Niccolo' di Tommaso

(Active in Florence, Tuscany and Campania, 1350 c. – 1376)

The Last Judgment, 1360- 1365

tempera on panel, gold ground, 87 x 54 cm (34.25 x 21.26 inches)

  • Reference: 809
  • Provenance: Private collection
  • Note:

    No Italian Export License


R. Longhi, Vitale da Bologna e i suoi affreschi nel Camposanto di Pisa, Sitzung of 5 December 1931, in Berichte über die Sitzungen des Institutes,«Mitteilungen des Kunsthistorischen Institutes in Florenz», IV, 2-3, 1933, pp. 135-137
R. Offner-M. Boskovits, Master of San Martino alla Palma; Assistant of Daddi; Master of the Fabriano Altarpiece, “Corpus of Florentine Painting”, Sec. III, Vol. V, New York 1947; new edition by M.Boskovits, assisted by A. Labriola and M. Ingendaay Rodio, Florence 2001
R. Offner, A Ray of Light on Giovanni del Biondo and Niccolò di Tommaso, «Mitteilungen des Kunsthistorischen Institutes in Florenz», VII, 1956, pp. 173-192
U. Schlegel, Beiträge zur Trecentomalerei, «Mitteilungen des Kunsthistorischen Institutes in Florenz», XI, 2-3, 1964, pp. 63-70
M. Boskovits, Pittura fiorentina alla vigilia del Rinascimento 1370-1400, Florence 1975
R. Fremantle, Florentine Gothic Painters. 
From Giotto to Masaccio, London 1975
M.T. Lazzarini, Apparati decorativi e collezionismo nelle residenze de Larderel ; Note all’inventario e Inventario della “Galleria e oggetti di Belle Arti”, in Frattarelli Fischer L. – Lazzarini M.T., Palazzo de Larderel a Livorno, Milan 1992, pp. 135-186 and 200-206
A. Tartuferi, Per la pittura fiorentina di secondo Trecento: Niccolò di Tommaso e il Maestro di Barberino, «Arte Cristiana», LXXXI, N. 758, 1993, pp. 337-346
J. Tripps, Tendencies of Gothic in Florence: Andrea Bonaiuti, “Corpus of Florentine Painting”, Sec.IV, Vol. VII (part I), Florence 1996
V. Lucherini, Niccolò di Tommaso, in Dizionario biografico degli italiani, vol. 78, Rome 2013
A.Tartuferi - E. N. Lusanna - A. Labriola, Medioevo a Pistoia. Crocevia di artisti fra Romanico e Gotico, exhibition catalogue, Pistoia Musei Civici, 27 November 2021 – 8 May 2022, pagg. 268-269, no. 51

This painting, which is in absolutely superb condition, marks a major event because even though scholars have known of it for a long time, this is the first time that it has even been shown in public. The panel was meticulously restored by Loredana Gallo and a number of fascinating peculariaties emerged in the course of her work. The original support, with vertical grain, consists of three panels, the central panel being three times wider than the two side panels; but even more interestingly, the central panel is poplar wood whilst the two side panels are conifer. The upper side areas of the front of the painting bear clear traces of the small Corinthian capitals that formed part of the original frame and that were covered by new gilding when the frame was remade, most probably several centuries ago judging by the two figures comprising the Annunciation in sexalobate roundels at the two upper extremities. The announcing angel and the Virgin annunciate are very obviously by another hand in stylistic terms and of considerably poorer quality than the figures in the main scene, also on account of the punched decoration of the halos and the different pigments used. They are also of a later date than the main scene and can be tentatively dated, in my view, to some time between the turn of the 14th century and the first few years of the 15th. This later intervention, which "respected" the framing of the original, makes it impossible to discover whether there are any traces of side hinges in the (unquestionably plausible) eventuality that the panel may originally have been the centrepiece of a tabernacle with doors. Nevertheless, the suggestion[1] that the painting was originally the central part of a portable altar which included the Madonna and Child now in the Museu Nacional de Arte Antiga in Lisbon (inv. 1728) is not borne out by any evidence whatsoever. In fact, it is probably the result of a simple error in interpreting the list of works by Niccolò di Tommaso provided by Richard Offner[2]. The refitting of the frame also allows us to glimpse a change prompted either by conservation concerns or by changing tastes, which appears to suggest that the work was displayed for public devotion for a considerable length of time. The exquisite refinement of the brushwork and the precious nature of the materials used, the gold, the silver, the lapis lazuli, the vermilion and the lacquers with their translucent effect, together with the no less sumptuous handling of the gold ground, the punch marks, the abundant graining and the extremely dense rays emanating from the figures of the Virgin and Christ all point unmistakably to a commission of the greatest prestige.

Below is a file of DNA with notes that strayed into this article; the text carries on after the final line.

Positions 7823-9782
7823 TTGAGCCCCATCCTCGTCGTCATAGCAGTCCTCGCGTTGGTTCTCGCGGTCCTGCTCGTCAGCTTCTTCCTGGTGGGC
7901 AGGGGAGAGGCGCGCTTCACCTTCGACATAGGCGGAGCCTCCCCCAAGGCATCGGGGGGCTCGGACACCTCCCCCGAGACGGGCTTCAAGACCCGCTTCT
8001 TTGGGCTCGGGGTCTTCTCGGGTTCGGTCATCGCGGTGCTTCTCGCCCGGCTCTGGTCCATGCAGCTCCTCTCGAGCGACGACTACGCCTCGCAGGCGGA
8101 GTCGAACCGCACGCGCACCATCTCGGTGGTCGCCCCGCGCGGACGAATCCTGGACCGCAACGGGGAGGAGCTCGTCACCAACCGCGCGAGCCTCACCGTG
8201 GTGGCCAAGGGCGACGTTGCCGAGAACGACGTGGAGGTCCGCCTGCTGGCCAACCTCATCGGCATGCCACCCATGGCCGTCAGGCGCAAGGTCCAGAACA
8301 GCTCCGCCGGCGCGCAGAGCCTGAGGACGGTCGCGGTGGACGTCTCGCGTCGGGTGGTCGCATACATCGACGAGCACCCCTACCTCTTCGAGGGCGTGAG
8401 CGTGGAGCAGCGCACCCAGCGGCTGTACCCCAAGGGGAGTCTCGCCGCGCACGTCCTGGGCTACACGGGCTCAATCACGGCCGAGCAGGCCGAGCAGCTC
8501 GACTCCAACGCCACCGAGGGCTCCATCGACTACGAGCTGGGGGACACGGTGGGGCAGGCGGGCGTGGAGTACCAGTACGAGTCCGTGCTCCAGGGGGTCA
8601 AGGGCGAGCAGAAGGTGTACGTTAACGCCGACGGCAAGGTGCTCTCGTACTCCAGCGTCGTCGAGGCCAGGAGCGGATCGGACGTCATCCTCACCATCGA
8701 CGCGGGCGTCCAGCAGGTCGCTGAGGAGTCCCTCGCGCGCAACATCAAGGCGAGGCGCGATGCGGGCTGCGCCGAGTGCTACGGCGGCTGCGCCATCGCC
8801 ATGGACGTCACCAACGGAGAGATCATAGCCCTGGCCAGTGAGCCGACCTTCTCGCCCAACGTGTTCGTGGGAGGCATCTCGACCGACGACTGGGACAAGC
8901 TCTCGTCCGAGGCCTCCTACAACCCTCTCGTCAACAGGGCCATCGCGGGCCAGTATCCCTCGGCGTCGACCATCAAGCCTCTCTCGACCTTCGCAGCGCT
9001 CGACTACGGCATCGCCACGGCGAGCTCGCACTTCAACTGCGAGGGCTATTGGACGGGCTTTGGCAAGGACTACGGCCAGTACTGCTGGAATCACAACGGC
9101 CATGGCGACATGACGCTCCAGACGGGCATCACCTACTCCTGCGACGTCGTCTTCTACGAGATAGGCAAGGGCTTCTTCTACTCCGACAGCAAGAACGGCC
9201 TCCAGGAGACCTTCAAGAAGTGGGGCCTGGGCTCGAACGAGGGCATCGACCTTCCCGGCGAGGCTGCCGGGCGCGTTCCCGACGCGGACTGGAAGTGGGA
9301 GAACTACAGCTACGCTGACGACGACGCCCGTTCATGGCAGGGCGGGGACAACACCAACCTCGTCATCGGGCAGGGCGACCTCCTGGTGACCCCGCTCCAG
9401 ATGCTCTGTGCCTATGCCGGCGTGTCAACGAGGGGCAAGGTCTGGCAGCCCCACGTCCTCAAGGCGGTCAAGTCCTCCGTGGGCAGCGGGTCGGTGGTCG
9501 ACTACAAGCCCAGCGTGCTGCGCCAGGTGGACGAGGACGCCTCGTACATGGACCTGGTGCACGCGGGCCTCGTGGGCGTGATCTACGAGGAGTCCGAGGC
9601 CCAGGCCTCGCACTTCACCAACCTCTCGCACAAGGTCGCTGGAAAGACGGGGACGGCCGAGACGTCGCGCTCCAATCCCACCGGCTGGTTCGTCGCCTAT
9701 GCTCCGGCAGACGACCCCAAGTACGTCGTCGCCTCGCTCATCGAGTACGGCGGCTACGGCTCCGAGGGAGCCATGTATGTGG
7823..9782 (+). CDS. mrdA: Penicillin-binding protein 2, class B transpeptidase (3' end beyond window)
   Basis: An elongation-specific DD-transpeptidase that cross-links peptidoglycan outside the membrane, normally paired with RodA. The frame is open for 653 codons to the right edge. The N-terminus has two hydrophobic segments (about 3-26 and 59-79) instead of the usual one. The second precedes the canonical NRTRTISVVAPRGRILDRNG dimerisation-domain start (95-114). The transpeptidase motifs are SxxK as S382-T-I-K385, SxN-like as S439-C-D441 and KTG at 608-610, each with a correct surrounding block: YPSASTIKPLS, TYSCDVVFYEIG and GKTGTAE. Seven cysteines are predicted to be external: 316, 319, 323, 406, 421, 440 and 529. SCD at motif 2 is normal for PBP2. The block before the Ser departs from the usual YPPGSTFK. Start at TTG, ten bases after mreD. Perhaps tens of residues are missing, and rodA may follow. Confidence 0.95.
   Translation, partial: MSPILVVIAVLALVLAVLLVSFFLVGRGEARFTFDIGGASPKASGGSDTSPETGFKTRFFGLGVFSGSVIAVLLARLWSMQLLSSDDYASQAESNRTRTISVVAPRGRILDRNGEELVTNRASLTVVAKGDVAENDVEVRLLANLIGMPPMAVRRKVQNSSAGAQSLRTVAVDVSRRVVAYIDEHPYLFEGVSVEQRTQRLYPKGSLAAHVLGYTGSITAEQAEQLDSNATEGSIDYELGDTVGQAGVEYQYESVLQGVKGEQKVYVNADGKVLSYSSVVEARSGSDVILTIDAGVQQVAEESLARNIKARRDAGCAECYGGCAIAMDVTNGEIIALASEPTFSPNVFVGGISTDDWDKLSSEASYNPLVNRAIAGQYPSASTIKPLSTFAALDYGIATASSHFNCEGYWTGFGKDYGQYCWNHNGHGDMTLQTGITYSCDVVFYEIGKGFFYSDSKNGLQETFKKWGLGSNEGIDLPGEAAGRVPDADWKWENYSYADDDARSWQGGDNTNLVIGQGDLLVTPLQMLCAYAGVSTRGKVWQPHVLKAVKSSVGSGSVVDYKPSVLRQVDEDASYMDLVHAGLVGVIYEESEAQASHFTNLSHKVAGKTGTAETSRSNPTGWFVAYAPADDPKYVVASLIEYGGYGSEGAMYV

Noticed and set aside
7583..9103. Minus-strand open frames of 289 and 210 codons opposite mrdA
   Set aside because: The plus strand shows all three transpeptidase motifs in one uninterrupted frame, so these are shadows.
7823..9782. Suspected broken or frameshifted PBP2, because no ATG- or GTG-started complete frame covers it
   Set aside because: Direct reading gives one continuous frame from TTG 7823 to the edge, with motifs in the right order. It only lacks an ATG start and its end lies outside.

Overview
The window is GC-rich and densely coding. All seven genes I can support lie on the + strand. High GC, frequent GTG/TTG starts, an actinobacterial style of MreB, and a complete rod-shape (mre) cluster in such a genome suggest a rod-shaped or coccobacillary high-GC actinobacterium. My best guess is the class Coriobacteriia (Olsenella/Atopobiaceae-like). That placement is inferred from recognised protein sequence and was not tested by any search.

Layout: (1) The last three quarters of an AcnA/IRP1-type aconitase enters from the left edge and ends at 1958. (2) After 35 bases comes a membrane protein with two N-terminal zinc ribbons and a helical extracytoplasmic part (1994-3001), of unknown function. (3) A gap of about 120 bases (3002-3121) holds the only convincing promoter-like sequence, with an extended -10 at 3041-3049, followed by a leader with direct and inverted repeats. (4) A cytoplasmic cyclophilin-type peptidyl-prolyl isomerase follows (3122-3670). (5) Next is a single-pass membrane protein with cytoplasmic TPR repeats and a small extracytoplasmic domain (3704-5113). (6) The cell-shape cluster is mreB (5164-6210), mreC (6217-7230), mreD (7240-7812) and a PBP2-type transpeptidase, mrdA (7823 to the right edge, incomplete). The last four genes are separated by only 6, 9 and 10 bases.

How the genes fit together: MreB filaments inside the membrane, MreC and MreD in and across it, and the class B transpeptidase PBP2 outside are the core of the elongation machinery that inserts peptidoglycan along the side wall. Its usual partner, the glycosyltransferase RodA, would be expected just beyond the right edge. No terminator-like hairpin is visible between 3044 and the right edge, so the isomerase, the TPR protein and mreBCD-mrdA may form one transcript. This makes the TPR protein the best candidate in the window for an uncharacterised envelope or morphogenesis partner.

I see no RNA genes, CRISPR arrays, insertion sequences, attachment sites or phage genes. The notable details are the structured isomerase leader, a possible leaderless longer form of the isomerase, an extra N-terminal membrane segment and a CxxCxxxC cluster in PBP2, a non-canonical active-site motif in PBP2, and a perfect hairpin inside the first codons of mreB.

The painting is listed with an attribution to “Orgagna sic. Orcagna” and an estimated value of 1,333 Tuscan lire in an inventory drafted on the death of Count Francesco de Larderel in 1858, when it hung in the Hall of Columns in the family's imposing palazzo in the heart of Livorno[3]. Roberto Longhi was the first to argue that the panel was probably by the hand of Niccolò di Tommaso in the course of a Sitzung at the Istituto Tedesco di Storia dell’Arte in Florence on 5 December 1931, highlighting its iconographical affinity with the Last Judgment in Bonamico Buffalmacco's frescoes in the Camposanto in Pisa, which were attributed to Vitale da Bologna at the time. Longhi's suggestion was accepted by Offner[4], who identified the panel as the picture attributed to Orcagna in the de Larderel collection. Yet it remained unpublished until it appeared in a book by Ursula Schlegel[5] who, from an iconographical viewpoint. underscored the artist's depiction of the Apocalypse combined with the vision of St. John on Patmos, just as Buffalmacco had done in the fresco in Pisa.